Small-flowered Snottygobble (Personia micranthera) Interim Recovery Plan 2003-2008

Interim Recovery Plan No. 145
Gillian Stack and Andrew Brown
Department of Conservation and Land Management, WA, 2003

1. Background

History

Fred Lullfitz 1 made the type collection of Persoonia micranthera from the Stirling Range in 1964 and Peter Weston 2 described the species in 1985. Surveys between 1980 and 1997 failed to find plants outside the small area of known populations.

An intense fire in April 1991 burnt all the known populations of Persoonia micranthera on Bluff Knoll leaving just three adult plants intact in a small unburnt pocket (Population 3). Surveys were conducted in 1994, 1995 and 1996 to assess post-fire regeneration. Although no seedlings were found at that time (Barrett 1996), two seedlings were recorded at Population 1 and approximately 150 seedlings were recorded at Population 3 in 1997. An additional population of 39 juvenile plants was located in 2000 (Population 4), and at that time 2 juveniles were discovered at Population 2.

In October 2000 another intense fire burnt most populations. However, 6 mature plants survived the fire and approximately 350 juveniles were located.

A small number of plants that had germinated in response to the 1991 fire flowered for the first time in 2001.

A three year IRP was prepared for the species in November 1999 and expired in October 2002. This revised IRP, for 5 years, replaces that plan.

Description

Persoonia micranthera is a low growing shrub 10-40 cm tall. The young branchlets are moderately hairy, with flattened leaves, 4 to 8cm long and 8 to 30 mm wide, with slightly recurved margins. The leaves are held horizontally, often in clusters of 2 to 5 separated by long internodes. Inflorescences have 4-15 yellow flowers, with the main axis of the inflorescence being 1-6 cm long. Flower segments are 1-12 cm long, pointed, and moderately hairy outside (Brown et al. 1998).

Distribution and habitat

Persoonia micranthera occurs at high altitudes in the eastern section of the Stirling Range. Habitat is low dense heath and scrub on a rocky shallow soil over schist and is part of the Critically Endangered Threatened Ecological Community (TEC) "Eastern Stirling Range Montane Heath and Thicket Community". Associated species include: Kunzea montana, Beaufortia anisandra, Sphenotoma sp. Stirling Range, Andersonia echinocephala, Darwinia spp., Banksia solandri, Banksia brownii and Dryandra concinna (Barrett 1999).

Other species of threatened flora that occur in the community are Dryandra montana, Sphenotoma drummondii, Darwinia collina, D. squarrosa, Banksia brownii, Leucopogon gnaphalioides, Deyeuxia drummondii and Andersonia axilliflora (Barrett 1999).

Biology and ecology

Little is known about the biology or ecology of Persoonia micranthera but it appears that the species is highly susceptible to both dieback and fire.

It appears that Persoonia micranthera, like other montane species (eg Andersonia axilliflora), takes a long time to reach reproductive maturity. Several plants at Population 4 were carrying fruit for the first time in 2001, 10 years after the area was burnt in the 1991 fire. The level of viability of seed in those fruits is unknown.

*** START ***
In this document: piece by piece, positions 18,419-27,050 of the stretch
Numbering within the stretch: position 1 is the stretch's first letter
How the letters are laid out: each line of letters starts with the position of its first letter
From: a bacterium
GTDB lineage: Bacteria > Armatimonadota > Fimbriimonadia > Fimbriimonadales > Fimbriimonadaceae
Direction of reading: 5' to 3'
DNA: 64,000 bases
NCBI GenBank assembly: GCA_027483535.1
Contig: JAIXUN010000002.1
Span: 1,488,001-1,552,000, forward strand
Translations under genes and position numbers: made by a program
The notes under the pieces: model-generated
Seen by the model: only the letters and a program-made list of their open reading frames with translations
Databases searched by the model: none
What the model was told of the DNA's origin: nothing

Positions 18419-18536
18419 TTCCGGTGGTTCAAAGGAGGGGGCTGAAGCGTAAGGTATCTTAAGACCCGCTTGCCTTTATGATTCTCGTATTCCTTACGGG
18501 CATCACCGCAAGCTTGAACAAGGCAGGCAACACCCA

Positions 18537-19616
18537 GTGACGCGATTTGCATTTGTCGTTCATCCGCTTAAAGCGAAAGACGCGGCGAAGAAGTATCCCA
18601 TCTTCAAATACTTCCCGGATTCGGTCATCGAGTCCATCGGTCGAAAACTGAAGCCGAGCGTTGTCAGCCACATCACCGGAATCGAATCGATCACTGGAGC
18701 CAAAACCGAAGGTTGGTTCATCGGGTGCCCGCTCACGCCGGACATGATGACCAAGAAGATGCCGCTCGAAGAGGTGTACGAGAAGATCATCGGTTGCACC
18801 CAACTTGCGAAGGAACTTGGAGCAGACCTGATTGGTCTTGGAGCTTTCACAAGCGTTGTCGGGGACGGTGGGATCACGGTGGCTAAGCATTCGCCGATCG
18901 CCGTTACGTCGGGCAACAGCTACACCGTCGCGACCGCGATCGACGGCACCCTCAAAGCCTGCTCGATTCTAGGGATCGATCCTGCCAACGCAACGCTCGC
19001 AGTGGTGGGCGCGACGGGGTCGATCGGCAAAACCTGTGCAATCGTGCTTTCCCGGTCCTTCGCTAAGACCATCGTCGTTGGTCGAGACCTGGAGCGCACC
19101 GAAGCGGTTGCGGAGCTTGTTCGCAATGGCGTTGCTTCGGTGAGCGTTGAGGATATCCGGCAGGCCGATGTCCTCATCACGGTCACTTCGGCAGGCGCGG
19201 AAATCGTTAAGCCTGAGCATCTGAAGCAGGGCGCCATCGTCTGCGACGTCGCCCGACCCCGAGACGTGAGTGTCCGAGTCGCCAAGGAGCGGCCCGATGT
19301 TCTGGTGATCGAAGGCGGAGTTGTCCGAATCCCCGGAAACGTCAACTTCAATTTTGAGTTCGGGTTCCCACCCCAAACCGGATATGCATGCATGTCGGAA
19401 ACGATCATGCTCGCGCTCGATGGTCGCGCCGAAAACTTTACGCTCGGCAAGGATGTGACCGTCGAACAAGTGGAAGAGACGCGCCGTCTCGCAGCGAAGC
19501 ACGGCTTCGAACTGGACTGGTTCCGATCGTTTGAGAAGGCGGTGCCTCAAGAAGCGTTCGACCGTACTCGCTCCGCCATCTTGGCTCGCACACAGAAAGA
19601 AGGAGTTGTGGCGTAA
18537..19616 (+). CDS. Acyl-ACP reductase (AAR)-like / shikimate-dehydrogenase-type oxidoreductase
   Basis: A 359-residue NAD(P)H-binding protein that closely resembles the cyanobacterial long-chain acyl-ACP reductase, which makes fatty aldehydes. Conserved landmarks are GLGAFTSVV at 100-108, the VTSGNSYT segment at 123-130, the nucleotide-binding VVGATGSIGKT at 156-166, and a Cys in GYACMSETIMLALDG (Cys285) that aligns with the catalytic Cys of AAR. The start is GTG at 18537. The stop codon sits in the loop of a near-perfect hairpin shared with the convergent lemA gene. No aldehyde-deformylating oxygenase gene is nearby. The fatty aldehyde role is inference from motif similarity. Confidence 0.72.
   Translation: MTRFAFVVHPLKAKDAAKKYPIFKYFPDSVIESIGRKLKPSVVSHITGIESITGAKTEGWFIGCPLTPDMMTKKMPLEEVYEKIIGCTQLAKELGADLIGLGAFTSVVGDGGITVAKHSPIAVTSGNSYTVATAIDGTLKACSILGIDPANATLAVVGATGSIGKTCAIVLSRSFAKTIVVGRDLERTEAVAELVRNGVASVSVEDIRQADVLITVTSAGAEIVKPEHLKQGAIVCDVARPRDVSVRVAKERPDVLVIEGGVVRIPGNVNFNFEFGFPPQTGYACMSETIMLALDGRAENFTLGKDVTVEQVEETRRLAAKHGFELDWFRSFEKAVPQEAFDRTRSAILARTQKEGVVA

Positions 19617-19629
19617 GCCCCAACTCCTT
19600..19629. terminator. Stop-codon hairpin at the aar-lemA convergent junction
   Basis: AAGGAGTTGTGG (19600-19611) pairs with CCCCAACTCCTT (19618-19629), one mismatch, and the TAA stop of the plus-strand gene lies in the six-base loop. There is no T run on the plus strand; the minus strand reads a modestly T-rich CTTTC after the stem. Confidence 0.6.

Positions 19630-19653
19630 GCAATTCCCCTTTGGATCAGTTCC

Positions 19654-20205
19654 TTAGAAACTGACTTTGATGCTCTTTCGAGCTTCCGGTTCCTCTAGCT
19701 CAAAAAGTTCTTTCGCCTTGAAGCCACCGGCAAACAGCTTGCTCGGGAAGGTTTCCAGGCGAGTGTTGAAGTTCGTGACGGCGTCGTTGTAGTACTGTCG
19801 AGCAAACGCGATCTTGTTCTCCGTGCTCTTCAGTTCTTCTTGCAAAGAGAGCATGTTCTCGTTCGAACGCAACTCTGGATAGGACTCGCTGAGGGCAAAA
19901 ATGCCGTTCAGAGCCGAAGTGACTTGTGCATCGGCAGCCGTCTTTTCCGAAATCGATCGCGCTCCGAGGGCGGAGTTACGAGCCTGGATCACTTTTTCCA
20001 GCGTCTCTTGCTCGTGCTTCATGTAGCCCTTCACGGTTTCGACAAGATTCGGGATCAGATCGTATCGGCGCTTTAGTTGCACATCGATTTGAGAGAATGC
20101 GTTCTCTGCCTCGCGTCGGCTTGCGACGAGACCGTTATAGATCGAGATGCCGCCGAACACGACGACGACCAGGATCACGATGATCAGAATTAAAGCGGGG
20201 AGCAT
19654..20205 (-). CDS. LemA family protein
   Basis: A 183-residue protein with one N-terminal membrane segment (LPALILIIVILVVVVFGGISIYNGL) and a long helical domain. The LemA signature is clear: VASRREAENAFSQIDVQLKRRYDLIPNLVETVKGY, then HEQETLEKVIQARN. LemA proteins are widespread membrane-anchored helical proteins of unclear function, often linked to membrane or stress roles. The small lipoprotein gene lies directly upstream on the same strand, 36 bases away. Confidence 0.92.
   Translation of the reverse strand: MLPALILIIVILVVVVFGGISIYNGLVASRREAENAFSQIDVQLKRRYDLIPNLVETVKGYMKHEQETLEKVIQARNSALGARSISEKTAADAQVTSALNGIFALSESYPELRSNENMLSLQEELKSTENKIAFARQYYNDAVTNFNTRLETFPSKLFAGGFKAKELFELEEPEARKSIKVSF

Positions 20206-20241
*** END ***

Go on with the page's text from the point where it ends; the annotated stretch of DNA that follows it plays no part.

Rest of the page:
Persoonia species are generally difficult to propagate (personal communication G. Keighery 3), and P. micranthera has shown a variable success rate from cuttings, ranging from 0% to 100% (personal communication A. Shade 4).

Threats

Persoonia micranthera was declared as Rare Flora in November 1997 and ranked as Critically Endangered (CR) in November 1998. It currently meets World Conservation Union (IUCN, 2000) Red List Category CR under criteria B1ab(i,ii,iii,v)+2ab(i,ii,iii,v), C2a(i) and D, due to the extremely small number of adult plants, the fragmented nature of populations, a decline in habitat quality due to fire and Phytophthora and a decline in adult plant numbers. Only six mature plants are currently known from four populations, with many subpopulations represented only by juveniles. All populations are threatened by dieback, and most populations have been affected by fire in 1991 and 2000. Lesser threats include grazing and damage through recreational use of the National Park.

  • Phytophthora cinnamomi is a major threat to all populations of the species. Persoonia micranthera is moderately to highly susceptible to the pathogen, which kills susceptible plants by invading their root systems and severely reducing their ability to take in water and nutrients. Many other species in the Montane Heath and Thicket Community are also affected by the pathogen which spreads through root-to-root contact and through free water flow. It spreads most quickly downhill but is also capable of moving uphill. Notably, it also spreads through movement of infected soil, by foot (see Recreational Use) or by vehicle during firebreak and vehicle track use and maintenance. P. cinnamomi thrives best in mild moist conditions such as those produced by spring, autumn or summer rainfall. The interactions of fire and dieback are not completely understood but field observations suggest that fire in areas where the disease is already present increases site susceptibility to P. cinnamomi (personal communication- S. Barrett 5).
  • Wildfire may adversely affect the long-term viability of Persoonia micranthera populations. A fire in 1991 killed all but three adult plants but stimulated germination of soil stored seed. Seedlings take a minimum of 10 years to become mature (reproductive) and most plants assessed at Populations 1a and 4 had not flowered 11 years post-fire. A second fire swept through most populations in October 2000, killing most juveniles at Populations 1b, 1c, 1d and 3. However, germination of soil-stored seed occurred in Populations 1d and 3, showing that some seed had persisted despite the lack of mature plants. It is thought that, if a third major fire occurred before seed is produced in significant quantities, the soil seed bank would be seriously depleted, and if plant numbers continue to decline due to P. cinnamomi infection, the probability of species extinction is high.